“You gotta breathe in life gotta taste the air/Gotta feel the earth beneath you see the beauty everywhere/Gonna be my brother, gonna be my friend/Gonna leave the fear behind you and listen from within” –Beltane

My big fear about listening to Celtic rock groups is that I fear all of the music will sound like an Irish Spring commercial. With their fourth release, “Live at the Dublin Pub,” they attempt to capture the spirit and enthusiasm of their live show. Featuring songs from their previous CDs: Tri, Mother May I, and Listen to Your Mother, the live CD is like a one stop sampler/introduction to the band.

Brad Sprauer’s impassioned, raspy vocals sounds like someone you’d want to go drinking with. Apparently some folks at the Dublin Pub in Dayton, Ohio agree. We only get hints of the banter that makes the MoGro live experience. There are songs they obviously enjoy playing more than others (“The Ballad of Miles O’Toole”) and songs that obviously mean a lot personally (“Amazing Grace”) – the songs that bookend the CD. They eschew the easy, pop crafted tunes that would play well for mainstream radio ears in favor of a more unique sound.

“We got a holy man trying to be a police man/We got a ways to go to cross the road.” –The Road

What they may lack in technical virtuosity and vocals, they make up for with heart and imagination. A mix of more romantic songs sit side-by-side with bar song sing-alongs. Also, there is a sense of humor to their music (there’s no other way to explain them yelling “Get jiggy with it” in the middle of a Celtic rock song).

“Sometimes we need faith to swallow whole/Sometimes we need/Sometimes we need/A will to carry home/ But I don’t mind/I don’t care no, I don’t mind/Give me away/Give me peace to mask the pain/’Cause I will not follow man’s – Great Religion/You’ve got to believe in something/Or you’ll fall for anything/Take some time to say, Hey/’Cause you’re never obligated to the chains of earth/Just spread your mind and pray.”–Rev. Darwin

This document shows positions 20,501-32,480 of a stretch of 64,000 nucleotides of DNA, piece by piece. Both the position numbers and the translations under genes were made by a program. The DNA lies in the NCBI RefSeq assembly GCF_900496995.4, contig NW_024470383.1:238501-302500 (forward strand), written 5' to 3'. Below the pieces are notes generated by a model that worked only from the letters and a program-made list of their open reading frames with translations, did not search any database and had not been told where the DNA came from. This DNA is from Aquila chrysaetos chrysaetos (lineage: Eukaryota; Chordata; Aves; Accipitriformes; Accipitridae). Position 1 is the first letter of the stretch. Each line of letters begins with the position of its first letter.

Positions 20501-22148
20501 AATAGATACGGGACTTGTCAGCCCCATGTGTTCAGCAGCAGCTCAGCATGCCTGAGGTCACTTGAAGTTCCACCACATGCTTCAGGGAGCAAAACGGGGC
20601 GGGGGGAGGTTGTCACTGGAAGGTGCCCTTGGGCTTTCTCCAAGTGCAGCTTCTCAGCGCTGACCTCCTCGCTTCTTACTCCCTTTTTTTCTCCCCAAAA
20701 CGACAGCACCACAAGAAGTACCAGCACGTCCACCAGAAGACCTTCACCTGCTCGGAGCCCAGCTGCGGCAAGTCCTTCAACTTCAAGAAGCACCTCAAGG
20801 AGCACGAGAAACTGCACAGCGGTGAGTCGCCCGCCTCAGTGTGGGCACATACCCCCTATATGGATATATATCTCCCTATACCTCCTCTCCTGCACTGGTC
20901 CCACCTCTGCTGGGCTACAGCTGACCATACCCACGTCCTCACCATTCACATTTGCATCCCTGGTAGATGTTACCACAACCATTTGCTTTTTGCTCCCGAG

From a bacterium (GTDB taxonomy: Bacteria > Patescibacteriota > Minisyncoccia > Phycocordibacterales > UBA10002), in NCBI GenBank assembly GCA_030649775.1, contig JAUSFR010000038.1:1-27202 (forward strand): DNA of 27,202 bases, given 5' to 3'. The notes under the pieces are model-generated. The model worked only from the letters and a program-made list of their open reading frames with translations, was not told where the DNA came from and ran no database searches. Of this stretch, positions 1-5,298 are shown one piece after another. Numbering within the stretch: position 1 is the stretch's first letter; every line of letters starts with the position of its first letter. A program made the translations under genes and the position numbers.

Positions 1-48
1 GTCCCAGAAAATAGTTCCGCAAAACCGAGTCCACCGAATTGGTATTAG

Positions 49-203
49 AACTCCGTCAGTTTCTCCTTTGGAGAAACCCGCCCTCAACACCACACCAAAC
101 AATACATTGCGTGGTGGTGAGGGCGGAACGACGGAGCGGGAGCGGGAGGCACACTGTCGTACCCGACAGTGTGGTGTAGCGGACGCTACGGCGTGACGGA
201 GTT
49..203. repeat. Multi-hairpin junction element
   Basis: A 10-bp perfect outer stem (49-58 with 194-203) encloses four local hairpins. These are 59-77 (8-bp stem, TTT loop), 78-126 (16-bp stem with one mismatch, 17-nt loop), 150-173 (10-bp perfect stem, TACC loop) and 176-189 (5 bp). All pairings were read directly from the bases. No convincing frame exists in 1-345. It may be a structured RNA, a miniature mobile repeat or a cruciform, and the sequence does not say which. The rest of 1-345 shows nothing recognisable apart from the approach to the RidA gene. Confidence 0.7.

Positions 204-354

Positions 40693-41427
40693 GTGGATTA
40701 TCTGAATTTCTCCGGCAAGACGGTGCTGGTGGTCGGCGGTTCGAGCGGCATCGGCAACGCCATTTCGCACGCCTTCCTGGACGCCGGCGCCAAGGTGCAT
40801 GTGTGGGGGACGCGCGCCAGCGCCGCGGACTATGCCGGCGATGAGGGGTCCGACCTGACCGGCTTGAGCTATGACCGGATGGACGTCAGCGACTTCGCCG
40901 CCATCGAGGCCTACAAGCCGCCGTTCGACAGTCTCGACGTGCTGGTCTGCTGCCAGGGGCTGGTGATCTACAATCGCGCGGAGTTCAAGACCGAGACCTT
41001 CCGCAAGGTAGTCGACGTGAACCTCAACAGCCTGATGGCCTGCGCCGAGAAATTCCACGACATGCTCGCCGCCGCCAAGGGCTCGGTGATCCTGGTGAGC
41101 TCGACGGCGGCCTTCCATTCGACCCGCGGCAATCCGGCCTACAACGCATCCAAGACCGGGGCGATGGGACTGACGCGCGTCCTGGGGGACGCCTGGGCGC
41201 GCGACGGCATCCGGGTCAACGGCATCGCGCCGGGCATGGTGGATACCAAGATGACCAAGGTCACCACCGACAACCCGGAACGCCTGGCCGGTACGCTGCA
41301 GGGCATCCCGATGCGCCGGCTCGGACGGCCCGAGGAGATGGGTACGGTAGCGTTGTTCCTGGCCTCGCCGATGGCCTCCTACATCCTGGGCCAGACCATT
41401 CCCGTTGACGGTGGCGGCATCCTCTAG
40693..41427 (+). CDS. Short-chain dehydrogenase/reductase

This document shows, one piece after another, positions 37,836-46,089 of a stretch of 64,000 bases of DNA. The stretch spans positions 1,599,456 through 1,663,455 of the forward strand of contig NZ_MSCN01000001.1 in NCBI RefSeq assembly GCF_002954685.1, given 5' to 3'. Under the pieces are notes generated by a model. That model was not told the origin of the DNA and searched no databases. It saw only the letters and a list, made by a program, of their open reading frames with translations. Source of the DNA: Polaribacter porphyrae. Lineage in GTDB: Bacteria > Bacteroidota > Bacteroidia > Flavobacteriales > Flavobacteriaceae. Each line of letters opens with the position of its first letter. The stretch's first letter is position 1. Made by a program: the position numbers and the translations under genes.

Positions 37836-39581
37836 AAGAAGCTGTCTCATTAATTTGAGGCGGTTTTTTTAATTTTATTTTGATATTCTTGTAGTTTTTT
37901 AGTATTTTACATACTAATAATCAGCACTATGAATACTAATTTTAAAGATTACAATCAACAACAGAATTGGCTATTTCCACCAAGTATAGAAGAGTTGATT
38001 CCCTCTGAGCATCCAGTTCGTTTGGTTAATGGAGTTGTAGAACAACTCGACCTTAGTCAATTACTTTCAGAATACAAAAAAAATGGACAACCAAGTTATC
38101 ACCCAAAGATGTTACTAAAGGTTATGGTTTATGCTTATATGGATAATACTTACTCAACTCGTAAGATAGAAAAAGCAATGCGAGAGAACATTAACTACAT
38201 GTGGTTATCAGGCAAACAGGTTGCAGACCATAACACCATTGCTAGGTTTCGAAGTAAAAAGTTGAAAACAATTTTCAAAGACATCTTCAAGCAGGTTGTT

The album has the thread of a spiritual journey winding through it, reflecting a spiritual journey that we are all on and questions that we are all asking. The story, if there was a conscious story at the heart of the collection, examines modern expressions of religions (“The Road”); looks for connection within the human experience (“Beltane”); meditates on the mystery of falling in love (“As I Fall”); lives life in all of its excesses (“A Whiskey and a Friend”); tries on the idea of defining yourself in the story of your culture (“Listen to Your Mother”); finds answers, and the limits to those answers, in reason over man’s religion (“Rev. Darwin”); and ends with contemplating God and His grace (“Amazing Grace”).

On St. Patrick’s Day, everyone’s an honorary Irishman. Live at the Dublin Pub will help keep you in touch with your inner Irishman all year round. All Mother Grove needs now is the one break out album to reach that wider audience they deserve.

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